The Indian House Sparrow is the first bird an average Indian encounters. A familiar friend from early childhood, consciously or unconsciously, one hears a lot about this bird. Their nests dotted almost every house in the neighbourhood as well as public places like bus bays and railway stations, where they lived in colonies and survived on food grains and tiny worms. The Sparrow is a human habitat companion. Wherever there are settlements this small chirping bird thrives. It represents the organic eco-health of a habitat.
Unfortunately, the house sparrow is now a disappearing species. But like all other plants and animals which were once abundant and are now facing an uncertain future, their numbers are also declining across their natural range. The reasons?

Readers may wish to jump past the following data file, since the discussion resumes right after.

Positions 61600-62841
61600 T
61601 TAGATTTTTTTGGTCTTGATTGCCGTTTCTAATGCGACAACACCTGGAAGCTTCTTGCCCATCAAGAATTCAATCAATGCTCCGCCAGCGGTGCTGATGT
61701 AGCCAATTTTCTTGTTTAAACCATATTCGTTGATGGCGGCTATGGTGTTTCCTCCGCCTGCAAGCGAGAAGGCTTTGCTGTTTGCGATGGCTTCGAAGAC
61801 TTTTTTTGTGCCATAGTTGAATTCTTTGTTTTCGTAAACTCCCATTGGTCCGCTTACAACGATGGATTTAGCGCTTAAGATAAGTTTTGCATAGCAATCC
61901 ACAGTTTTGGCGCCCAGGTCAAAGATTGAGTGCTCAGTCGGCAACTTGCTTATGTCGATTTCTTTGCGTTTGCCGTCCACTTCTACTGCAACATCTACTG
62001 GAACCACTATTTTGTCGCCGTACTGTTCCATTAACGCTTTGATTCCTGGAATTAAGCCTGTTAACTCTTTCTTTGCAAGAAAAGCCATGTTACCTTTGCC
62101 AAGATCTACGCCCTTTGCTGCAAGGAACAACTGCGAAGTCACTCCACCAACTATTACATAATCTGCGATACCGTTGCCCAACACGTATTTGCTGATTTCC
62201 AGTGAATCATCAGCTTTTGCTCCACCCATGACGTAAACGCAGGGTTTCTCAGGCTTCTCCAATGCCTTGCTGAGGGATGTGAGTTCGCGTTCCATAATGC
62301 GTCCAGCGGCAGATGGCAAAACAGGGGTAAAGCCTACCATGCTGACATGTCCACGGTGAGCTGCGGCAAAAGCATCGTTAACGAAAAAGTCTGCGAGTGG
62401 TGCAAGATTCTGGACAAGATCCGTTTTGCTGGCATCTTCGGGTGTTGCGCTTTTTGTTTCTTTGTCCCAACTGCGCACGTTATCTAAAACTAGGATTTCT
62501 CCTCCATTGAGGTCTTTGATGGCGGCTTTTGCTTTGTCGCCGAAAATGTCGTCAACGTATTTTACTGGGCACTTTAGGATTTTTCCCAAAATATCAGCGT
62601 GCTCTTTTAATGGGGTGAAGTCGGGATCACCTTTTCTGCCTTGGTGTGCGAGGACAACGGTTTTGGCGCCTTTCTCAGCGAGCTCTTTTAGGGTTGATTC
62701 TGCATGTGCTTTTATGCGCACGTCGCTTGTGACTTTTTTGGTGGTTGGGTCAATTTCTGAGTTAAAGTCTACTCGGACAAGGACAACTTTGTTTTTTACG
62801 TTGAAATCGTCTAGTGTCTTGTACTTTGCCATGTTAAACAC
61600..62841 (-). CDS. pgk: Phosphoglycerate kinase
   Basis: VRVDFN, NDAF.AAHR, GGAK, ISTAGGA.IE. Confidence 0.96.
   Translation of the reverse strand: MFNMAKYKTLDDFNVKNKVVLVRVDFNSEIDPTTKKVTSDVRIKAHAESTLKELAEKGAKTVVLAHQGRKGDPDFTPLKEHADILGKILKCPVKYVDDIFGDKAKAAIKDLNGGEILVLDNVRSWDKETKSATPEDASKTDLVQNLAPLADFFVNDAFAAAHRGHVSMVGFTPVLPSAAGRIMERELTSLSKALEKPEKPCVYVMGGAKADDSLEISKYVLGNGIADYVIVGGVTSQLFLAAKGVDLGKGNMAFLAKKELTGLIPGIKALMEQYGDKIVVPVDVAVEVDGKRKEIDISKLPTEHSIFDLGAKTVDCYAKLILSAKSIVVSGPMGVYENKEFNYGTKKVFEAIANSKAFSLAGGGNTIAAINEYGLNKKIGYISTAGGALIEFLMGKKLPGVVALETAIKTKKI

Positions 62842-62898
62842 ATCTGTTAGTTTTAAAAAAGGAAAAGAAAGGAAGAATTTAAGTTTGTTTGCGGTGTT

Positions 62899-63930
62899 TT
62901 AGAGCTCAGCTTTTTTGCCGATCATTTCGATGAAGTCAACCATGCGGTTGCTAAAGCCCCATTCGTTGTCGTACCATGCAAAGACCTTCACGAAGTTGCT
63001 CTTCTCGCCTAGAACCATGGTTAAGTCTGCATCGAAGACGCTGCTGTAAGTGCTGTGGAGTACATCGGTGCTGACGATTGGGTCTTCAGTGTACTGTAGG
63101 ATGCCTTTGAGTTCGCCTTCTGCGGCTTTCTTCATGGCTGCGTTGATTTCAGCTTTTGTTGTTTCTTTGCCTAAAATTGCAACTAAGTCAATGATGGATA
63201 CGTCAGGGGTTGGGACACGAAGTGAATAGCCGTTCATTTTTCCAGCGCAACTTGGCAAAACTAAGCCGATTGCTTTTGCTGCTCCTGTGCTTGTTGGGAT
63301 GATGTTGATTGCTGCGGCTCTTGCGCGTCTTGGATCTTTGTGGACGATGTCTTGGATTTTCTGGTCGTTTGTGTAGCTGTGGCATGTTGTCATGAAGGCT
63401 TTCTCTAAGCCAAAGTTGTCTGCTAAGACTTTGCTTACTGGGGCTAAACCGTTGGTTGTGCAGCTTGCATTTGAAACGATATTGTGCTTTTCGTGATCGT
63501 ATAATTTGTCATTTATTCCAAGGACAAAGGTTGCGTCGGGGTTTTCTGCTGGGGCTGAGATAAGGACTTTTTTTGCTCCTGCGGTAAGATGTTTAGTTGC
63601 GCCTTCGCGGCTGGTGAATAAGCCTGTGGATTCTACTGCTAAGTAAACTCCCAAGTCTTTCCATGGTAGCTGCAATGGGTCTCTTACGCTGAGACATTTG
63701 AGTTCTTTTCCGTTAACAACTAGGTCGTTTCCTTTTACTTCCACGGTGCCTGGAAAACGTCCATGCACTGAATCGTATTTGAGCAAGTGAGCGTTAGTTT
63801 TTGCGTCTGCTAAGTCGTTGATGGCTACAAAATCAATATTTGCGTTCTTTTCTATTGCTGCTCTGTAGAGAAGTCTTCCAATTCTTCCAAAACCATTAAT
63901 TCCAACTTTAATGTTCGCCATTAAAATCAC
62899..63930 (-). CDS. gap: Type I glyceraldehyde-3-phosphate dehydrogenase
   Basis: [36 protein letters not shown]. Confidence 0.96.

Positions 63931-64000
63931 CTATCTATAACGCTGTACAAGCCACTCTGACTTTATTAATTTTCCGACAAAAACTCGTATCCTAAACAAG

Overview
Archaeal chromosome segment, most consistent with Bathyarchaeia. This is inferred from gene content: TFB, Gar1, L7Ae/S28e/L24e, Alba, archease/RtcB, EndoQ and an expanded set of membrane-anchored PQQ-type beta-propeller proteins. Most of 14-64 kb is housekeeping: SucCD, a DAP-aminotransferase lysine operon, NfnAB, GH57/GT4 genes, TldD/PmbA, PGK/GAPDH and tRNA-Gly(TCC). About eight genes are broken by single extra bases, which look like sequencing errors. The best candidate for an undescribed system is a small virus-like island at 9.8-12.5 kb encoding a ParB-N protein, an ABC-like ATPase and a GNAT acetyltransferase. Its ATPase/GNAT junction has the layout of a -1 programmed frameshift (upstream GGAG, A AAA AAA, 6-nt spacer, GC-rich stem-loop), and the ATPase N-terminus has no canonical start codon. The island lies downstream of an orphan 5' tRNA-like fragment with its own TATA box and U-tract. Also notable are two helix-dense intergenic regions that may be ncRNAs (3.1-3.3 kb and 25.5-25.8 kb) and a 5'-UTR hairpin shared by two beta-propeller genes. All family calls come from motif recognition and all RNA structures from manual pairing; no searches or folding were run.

Sparrow numbers were fast reducing because of the continuing human induced modifications to their natural habitat. With focus on exotic and usually high-maintenance plants, cities are turning into urban green deserts, which means the natural hedges and nesting sites for the birds are reducing. Combined with lack of food and insects and the intensification of agriculture and use of pesticides in both rural and urban areas, the birds hardly have any chance to survive. Adding to the decline is the increasing microwave pollution from mobile phone towers which is harmful for the health of the birds.
With old wadas being replaced with newer buildings, there has been a reduction in the old niches where sparrows are known to nest.
What can be done?
Avoid exotic plants. Native plants not only attract birds but also help the environment.
Stop using chemical pesticides and fertilizers.
Use organic fertilizers and pesticides only when needed.
Install bird feeders which must be replenished with supply of bird food daily.
Provide for nesting sites, nest boxes around the house.
Plant hedges or creepers for birds to rest.